Saturday, April 30, 2016
Friday, April 29, 2016
Dakota will appear on The Late Show with Stephen Colbert on May 3rd. The show airs at 11:35PM EST.
Wednesday, April 27, 2016
Tuesday, April 26, 2016
@melanie_griffith57: With my beautiful Dakota on a beautiful day 💋💋💋💋💋
It seems most improbable in this day and age that the daughter of two of the most charismatic stars of their generation—and the star herself in one of the highest grossing R-rated films of all time—should be a mystery to us. But such is the elusive figure cut by Dakota Johnson that she manages to somehow remain unshredded and undissected by the tabloids and social media.
It's not as if Dakota's parents, Don Johnson and Melanie Griffith, are such white-hot supernovas that she gets lost in the glare of their fame, but nor has she been raised in anonymity: Dakota was Miss Golden Globe in 2006 (one hell of a debutante party for the then 16-year-old), and two of her closest friends are descended from rock-star royalty. Her casting as Anastasia Steele, too, in 2015'sFifty Shades of Grey—after perhaps the most celebrated and scrutinized casting call in the past ten years—should have made her an overnight celebrity, or at least the regular fodder for gossip columns. But, not so much.
What we do know for sure is the work, including her terrific turn as a Boston gangster moll to Johnny Depp's Whitey Bulger in last year's Black Mass. In Luca Guadagnino's sun-soaked A Bigger Splash, out this month, Johnson plays a Lolita-ish foil to an ailing rock-star goddess played by actual goddess Tilda Swinton. It's a sensational performance in a sensational movie about allure and attraction among a group of lost souls. It probably doesn't bring us any closer to figuring out Johnson herself—but it may have helped her to do so. As the actress tells real-life rock star Chrissie Hynde, playing a character in dire existential distress helped her sort out a little of her own. But just a little.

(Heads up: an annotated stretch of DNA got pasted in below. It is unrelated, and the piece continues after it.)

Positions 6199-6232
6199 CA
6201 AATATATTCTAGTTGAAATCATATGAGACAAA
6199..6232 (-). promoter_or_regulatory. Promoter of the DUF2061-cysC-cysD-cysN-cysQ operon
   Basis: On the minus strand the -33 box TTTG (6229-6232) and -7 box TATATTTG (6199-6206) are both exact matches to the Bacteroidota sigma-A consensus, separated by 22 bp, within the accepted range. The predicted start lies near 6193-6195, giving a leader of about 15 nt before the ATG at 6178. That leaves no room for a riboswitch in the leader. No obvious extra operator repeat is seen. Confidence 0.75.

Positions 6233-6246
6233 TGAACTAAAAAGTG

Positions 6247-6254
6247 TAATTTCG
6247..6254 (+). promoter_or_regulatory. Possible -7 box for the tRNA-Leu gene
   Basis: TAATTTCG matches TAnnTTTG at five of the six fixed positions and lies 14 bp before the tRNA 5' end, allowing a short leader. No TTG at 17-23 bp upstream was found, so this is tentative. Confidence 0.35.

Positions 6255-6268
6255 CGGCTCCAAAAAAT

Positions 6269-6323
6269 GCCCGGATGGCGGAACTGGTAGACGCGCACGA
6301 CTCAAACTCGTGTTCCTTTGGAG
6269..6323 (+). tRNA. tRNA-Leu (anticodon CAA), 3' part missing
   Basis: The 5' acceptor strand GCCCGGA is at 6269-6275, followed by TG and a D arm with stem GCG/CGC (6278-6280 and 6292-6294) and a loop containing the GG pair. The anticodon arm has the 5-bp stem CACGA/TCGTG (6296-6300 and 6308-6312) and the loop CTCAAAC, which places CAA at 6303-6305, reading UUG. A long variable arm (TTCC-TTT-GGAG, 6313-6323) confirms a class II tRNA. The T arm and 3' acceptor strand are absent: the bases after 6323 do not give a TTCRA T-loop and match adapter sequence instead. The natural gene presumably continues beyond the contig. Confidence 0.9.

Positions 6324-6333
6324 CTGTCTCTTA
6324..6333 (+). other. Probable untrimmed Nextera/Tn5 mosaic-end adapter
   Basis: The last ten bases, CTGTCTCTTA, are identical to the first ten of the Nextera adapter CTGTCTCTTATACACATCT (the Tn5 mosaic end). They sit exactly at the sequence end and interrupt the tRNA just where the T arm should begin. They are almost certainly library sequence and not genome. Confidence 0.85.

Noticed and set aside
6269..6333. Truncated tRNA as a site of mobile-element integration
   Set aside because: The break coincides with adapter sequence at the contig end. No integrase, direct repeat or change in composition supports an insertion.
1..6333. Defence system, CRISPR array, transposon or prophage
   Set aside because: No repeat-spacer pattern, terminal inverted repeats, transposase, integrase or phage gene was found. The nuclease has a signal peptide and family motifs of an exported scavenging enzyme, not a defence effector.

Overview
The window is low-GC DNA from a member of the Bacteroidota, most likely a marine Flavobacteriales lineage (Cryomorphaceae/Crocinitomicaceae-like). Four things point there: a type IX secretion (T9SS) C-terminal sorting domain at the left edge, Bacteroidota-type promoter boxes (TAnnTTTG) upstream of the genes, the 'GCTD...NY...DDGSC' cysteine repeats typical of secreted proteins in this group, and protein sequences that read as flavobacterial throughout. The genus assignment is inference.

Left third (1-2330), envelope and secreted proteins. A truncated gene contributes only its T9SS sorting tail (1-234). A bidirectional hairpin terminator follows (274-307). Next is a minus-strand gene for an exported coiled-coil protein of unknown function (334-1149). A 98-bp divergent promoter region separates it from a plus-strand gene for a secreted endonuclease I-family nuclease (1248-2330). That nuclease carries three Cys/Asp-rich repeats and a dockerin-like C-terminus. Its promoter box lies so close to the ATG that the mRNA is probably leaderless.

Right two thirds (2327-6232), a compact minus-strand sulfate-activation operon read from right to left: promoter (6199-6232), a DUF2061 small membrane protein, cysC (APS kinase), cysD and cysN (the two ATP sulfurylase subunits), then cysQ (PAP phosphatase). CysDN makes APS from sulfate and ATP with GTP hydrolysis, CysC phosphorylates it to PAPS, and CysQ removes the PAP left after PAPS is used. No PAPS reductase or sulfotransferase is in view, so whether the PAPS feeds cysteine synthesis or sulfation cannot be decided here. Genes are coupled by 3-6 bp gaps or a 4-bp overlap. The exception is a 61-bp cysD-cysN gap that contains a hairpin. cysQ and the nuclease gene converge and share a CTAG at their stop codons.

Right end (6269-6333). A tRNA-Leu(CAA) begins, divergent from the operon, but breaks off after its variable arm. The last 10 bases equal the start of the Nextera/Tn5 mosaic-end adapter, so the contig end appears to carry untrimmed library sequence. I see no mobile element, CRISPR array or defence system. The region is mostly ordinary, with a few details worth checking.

CHRISSIE HYNDE: How are ya?
DAKOTA JOHNSON: I'm good! I'm in the middle of a day of work in Vancouver.
HYNDE: Oh, I love Vancouver. What are you working on?
JOHNSON: I'm filming the next two installments of the Fifty Shades movies back-to-back.
HYNDE: The one where you have crazy sex scenes?
JOHNSON: Yeah. I'm doing one today. [laughs] It's not ... comfortable. It's pretty tedious.
Monday, April 25, 2016
Sunday, April 24, 2016
Saturday, April 23, 2016
@chasecohl: I miss last weekend.
Friday, April 22, 2016
Translated by Us
Sweet and sensual Dakota
Despite her angelic face and appearance of not having broken a dish, Dakota Johnson became a year ago in a sexual icon. The shy daughter of Melanie Griffith and Don Johnson has got into the skin of Anastasia Steele, the protagonist of 50 Shades of Grey, and caused a stir in Hollywood. The film swept the box office (over 500 million) almost as much as in bad reviews, but it helped that she was, at 25, the new fashion actress.
But at that moment, when her name was on everyone's lips, she surprised with her own statements from a person down-to-earth and who waited for a whimsical actress, they took a disappointment. Because if something knows Johnson, is that after people hide the stars, with their virtues and many defects.